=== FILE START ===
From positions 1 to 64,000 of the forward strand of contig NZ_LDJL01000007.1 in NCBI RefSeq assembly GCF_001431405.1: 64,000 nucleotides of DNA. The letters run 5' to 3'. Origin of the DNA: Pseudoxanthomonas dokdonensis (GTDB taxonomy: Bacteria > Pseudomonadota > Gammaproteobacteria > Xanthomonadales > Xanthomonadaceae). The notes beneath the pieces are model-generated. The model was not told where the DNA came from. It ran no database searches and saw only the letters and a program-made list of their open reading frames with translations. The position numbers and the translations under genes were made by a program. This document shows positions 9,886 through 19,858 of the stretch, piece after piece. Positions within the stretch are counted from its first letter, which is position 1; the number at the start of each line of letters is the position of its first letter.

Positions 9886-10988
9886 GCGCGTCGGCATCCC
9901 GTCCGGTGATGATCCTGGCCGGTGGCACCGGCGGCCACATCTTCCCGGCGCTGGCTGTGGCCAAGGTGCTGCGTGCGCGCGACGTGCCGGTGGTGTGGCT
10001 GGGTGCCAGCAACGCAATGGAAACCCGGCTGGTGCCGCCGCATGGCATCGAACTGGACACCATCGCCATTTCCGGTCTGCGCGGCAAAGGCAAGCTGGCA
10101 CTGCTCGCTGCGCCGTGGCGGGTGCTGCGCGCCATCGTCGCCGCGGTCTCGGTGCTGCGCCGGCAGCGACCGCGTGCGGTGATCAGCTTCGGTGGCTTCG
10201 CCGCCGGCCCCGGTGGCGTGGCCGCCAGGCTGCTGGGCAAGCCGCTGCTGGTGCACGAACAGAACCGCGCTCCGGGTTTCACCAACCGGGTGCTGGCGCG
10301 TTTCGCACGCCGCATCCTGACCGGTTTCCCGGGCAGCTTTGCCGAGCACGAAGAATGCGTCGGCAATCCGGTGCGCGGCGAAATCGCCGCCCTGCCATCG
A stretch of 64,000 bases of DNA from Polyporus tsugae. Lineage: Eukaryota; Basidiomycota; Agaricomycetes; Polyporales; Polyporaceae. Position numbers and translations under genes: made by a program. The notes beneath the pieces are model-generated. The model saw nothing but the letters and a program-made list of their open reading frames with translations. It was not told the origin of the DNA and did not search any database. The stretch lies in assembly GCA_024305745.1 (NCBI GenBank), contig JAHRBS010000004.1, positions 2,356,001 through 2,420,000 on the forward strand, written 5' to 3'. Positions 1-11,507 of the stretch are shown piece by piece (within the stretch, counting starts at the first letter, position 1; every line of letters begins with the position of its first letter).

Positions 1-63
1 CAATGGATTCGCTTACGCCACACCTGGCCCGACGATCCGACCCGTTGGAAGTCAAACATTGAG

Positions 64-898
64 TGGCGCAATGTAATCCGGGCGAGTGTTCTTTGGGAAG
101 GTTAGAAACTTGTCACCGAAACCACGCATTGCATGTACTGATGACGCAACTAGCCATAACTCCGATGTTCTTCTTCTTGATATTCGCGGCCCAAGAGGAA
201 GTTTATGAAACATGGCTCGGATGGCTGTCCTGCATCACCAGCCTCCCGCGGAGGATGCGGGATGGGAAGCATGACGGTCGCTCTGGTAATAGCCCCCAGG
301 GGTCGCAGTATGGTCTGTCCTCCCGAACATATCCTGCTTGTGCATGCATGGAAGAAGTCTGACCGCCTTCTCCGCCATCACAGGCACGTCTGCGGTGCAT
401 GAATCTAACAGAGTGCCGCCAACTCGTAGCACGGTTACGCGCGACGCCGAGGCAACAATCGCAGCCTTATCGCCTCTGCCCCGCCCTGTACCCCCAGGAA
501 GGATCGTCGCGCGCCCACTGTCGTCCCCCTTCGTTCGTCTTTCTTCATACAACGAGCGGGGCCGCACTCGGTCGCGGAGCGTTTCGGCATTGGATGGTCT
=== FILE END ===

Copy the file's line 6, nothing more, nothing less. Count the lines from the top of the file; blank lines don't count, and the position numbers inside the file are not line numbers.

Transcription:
10101 CTGCTCGCTGCGCCGTGGCGGGTGCTGCGCGCCATCGTCGCCGCGGTCTCGGTGCTGCGCCGGCAGCGACCGCGTGCGGTGATCAGCTTCGGTGGCTTCG